Is the Pro Se Trustee of a Joint Stock Company the “Real Party in Interest” and can He, She or It Represent the Company as Plaintiff or Defendant in a Court of Law?
IT cannot be legally questioned that the “Real Party in Interest” can and must represent himself or herself or itself in a Court of Law Pro Se.
It is well settled that a public entity such as a corporation, LLC or trust, etc., must be represented in a court of law by a licensed attorney. The reasoning is that none of the officers, directors, stockholders, or trustees qualifies as the “Real Party in Interest”; that is, they do not have the necessary essential elements of legal and equitable ownership in order to qualify.
In C. E. Pope Equity Trust vs. U.S., 818 F. 2d 696, the trustee was not the actual beneficial owner of the claims, thus the trustee was not the “Real Party in Interest.” Therefore, the negative or opposite of In C. E. Pope Equity Trust vs. U. S., supra, determination must be true. A trustee that has actual beneficial ownership of the claim would be the “Real Party in Interest.”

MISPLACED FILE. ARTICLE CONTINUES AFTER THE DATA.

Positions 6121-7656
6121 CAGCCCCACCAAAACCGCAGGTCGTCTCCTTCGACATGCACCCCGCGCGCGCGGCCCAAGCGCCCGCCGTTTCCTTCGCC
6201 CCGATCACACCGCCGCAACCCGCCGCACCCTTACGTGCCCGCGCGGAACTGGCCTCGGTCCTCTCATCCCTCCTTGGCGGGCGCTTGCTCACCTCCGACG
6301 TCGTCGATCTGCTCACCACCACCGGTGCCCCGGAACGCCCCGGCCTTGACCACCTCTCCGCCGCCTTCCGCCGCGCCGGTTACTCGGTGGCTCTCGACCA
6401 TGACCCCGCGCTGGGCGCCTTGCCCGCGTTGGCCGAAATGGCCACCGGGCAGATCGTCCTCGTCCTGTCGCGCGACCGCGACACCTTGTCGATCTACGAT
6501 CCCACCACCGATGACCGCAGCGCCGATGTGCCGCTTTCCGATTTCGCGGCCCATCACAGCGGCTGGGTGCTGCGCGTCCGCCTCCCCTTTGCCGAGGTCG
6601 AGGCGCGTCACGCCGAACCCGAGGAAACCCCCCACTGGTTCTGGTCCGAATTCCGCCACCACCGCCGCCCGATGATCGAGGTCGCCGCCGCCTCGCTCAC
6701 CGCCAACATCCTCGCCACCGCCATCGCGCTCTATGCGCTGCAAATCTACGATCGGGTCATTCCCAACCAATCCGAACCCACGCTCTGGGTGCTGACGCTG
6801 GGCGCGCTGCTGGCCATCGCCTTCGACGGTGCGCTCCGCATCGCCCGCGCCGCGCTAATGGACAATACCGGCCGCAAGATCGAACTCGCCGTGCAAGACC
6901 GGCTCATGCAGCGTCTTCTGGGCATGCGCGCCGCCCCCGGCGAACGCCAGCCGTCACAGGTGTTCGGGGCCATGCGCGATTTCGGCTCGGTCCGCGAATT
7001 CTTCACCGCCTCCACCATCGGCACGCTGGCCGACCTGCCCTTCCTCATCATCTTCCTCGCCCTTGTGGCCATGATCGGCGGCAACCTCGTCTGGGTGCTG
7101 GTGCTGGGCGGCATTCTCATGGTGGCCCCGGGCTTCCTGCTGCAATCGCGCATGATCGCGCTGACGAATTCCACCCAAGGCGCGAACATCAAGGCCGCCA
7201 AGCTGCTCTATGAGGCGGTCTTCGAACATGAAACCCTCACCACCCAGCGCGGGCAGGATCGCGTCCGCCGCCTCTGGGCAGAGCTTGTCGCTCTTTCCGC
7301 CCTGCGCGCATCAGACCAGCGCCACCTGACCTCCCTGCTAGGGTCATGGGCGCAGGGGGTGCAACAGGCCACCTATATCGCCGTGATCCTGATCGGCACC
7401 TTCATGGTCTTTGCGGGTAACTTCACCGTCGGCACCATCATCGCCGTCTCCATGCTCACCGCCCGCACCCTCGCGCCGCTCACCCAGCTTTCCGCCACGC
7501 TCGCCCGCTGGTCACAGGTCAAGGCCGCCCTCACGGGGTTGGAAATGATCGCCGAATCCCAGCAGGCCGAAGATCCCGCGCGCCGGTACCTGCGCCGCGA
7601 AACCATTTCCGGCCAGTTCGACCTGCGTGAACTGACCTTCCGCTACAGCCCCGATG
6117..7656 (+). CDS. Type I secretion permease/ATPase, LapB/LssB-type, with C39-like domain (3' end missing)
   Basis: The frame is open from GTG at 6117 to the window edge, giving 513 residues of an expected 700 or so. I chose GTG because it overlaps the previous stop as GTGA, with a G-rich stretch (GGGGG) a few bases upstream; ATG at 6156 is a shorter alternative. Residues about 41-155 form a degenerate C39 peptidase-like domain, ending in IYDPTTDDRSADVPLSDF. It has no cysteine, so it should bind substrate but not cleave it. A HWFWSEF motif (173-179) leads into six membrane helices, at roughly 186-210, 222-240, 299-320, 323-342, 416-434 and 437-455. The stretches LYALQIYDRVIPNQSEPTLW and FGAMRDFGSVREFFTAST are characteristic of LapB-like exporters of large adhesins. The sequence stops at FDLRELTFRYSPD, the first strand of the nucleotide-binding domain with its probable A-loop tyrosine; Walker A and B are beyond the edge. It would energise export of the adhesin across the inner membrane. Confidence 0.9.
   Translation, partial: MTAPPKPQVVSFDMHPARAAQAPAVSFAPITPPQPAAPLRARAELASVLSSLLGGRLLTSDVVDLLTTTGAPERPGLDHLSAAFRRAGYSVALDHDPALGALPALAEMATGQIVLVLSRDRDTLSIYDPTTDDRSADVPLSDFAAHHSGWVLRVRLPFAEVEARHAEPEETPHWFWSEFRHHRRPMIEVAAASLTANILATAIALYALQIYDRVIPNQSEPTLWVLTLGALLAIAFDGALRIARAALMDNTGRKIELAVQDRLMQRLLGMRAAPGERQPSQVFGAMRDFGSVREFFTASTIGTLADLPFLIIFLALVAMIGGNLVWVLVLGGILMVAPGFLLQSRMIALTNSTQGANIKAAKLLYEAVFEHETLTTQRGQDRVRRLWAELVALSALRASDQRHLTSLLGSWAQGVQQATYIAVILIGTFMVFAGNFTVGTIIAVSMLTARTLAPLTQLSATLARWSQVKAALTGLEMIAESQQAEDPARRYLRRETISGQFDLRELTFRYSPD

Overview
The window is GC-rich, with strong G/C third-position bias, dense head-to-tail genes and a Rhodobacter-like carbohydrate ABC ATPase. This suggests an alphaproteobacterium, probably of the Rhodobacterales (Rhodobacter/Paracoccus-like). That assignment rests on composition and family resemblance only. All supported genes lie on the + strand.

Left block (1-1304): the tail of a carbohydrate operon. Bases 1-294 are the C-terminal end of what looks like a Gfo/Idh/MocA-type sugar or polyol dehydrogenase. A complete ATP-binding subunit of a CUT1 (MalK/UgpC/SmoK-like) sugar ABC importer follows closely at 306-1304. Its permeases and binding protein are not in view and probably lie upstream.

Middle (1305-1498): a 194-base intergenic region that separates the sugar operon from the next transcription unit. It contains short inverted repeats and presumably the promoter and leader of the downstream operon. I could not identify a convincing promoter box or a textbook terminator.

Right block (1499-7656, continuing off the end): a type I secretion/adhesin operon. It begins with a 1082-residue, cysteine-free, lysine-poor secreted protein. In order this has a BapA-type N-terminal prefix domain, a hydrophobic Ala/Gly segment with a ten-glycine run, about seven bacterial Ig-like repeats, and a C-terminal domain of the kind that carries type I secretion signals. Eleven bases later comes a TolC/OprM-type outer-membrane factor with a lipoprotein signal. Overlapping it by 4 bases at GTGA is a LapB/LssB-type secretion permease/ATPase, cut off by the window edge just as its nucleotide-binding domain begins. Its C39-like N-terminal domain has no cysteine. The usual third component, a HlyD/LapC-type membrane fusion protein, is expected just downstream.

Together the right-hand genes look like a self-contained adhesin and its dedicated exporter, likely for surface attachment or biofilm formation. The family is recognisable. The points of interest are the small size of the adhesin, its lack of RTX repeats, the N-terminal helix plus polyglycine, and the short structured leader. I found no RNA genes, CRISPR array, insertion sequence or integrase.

Again in Heiskel v. Mozie, 82 F. 2d 861, the words “the party” means the party in Interest—the real beneficial owners of the claim in the suit. The party must also have legal title to the property. Heiskel v. Mozie, supra.
In the State Courts, the “Real Party in Interest” is the person who will be entitled to the benefits of the action. Sunshine Oil Co., Limited v. Chantry, 96 P.2d 20.
The Texas Joint Stock company has a provision in its indenture which states, part: “The property will be immediately assigned, conveyed and delivered unto said Trustee(s), in an irrevocable contract, who holds title in fee simple and control as joint
tenants and to collectively act by virtue of this Contract as a Board of Trustee(s) under the collective name herein designated.”